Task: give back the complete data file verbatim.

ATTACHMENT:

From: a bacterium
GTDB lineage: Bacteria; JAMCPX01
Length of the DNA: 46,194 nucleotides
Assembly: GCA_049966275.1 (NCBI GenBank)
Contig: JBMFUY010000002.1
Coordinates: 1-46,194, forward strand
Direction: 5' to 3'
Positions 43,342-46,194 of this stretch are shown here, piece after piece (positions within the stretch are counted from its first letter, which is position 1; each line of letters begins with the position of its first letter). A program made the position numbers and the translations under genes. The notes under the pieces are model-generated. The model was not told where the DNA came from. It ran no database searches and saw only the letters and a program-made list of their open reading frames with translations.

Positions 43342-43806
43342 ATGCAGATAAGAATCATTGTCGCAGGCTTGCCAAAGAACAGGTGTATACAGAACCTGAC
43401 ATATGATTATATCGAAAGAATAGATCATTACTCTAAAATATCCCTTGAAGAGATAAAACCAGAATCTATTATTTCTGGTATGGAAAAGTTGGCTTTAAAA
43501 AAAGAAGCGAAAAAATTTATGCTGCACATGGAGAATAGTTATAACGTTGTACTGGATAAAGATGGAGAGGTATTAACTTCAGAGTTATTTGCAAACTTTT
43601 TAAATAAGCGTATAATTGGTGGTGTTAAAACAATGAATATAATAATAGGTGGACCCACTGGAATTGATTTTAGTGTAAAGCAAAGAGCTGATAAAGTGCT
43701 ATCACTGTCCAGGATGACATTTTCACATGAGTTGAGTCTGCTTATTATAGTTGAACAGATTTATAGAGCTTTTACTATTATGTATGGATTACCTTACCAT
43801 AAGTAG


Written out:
From: a bacterium
GTDB lineage: Bacteria; JAMCPX01
Length of the DNA: 46,194 nucleotides
Assembly: GCA_049966275.1 (NCBI GenBank)
Contig: JBMFUY010000002.1
Coordinates: 1-46,194, forward strand
Direction: 5' to 3'
Positions 43,342-46,194 of this stretch are shown here, piece after piece (positions within the stretch are counted from its first letter, which is position 1; each line of letters begins with the position of its first letter). A program made the position numbers and the translations under genes. The notes under the pieces are model-generated. The model was not told where the DNA came from. It ran no database searches and saw only the letters and a program-made list of their open reading frames with translations.

Positions 43342-43806
43342 ATGCAGATAAGAATCATTGTCGCAGGCTTGCCAAAGAACAGGTGTATACAGAACCTGAC
43401 ATATGATTATATCGAAAGAATAGATCATTACTCTAAAATATCCCTTGAAGAGATAAAACCAGAATCTATTATTTCTGGTATGGAAAAGTTGGCTTTAAAA
43501 AAAGAAGCGAAAAAATTTATGCTGCACATGGAGAATAGTTATAACGTTGTACTGGATAAAGATGGAGAGGTATTAACTTCAGAGTTATTTGCAAACTTTT
43601 TAAATAAGCGTATAATTGGTGGTGTTAAAACAATGAATATAATAATAGGTGGACCCACTGGAATTGATTTTAGTGTAAAGCAAAGAGCTGATAAAGTGCT
43701 ATCACTGTCCAGGATGACATTTTCACATGAGTTGAGTCTGCTTATTATAGTTGAACAGATTTATAGAGCTTTTACTATTATGTATGGATTACCTTACCAT
43801 AAGTAG